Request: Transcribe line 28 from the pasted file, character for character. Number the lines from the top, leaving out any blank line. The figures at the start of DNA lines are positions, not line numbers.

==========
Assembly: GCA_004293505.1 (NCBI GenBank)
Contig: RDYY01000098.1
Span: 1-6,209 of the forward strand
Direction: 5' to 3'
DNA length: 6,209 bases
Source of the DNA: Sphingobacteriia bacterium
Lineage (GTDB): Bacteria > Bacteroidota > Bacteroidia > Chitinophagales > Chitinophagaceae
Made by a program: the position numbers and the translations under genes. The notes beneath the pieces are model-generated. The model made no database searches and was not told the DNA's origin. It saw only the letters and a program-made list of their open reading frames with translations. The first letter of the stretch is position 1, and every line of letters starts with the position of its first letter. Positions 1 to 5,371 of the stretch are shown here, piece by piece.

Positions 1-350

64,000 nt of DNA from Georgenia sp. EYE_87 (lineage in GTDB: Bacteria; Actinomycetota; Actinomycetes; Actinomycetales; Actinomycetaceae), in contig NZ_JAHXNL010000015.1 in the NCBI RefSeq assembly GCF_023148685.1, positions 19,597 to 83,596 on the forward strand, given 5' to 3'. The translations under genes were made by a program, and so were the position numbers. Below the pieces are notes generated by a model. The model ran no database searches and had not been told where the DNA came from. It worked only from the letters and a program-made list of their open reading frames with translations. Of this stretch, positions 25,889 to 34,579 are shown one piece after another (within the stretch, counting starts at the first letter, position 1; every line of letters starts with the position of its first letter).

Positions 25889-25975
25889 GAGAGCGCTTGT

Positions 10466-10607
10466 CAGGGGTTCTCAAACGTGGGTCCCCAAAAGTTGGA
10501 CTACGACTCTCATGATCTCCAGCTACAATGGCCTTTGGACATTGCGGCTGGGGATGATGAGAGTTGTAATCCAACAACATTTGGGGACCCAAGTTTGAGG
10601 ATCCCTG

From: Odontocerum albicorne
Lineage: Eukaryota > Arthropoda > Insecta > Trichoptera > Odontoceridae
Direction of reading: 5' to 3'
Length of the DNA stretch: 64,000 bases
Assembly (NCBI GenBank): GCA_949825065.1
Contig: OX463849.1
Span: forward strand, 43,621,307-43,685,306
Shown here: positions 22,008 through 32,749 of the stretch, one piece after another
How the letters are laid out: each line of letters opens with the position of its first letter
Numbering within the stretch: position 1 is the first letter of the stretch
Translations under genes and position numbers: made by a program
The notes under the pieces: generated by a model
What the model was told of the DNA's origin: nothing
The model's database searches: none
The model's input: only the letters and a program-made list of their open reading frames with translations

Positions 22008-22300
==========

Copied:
The notes under the pieces: generated by a model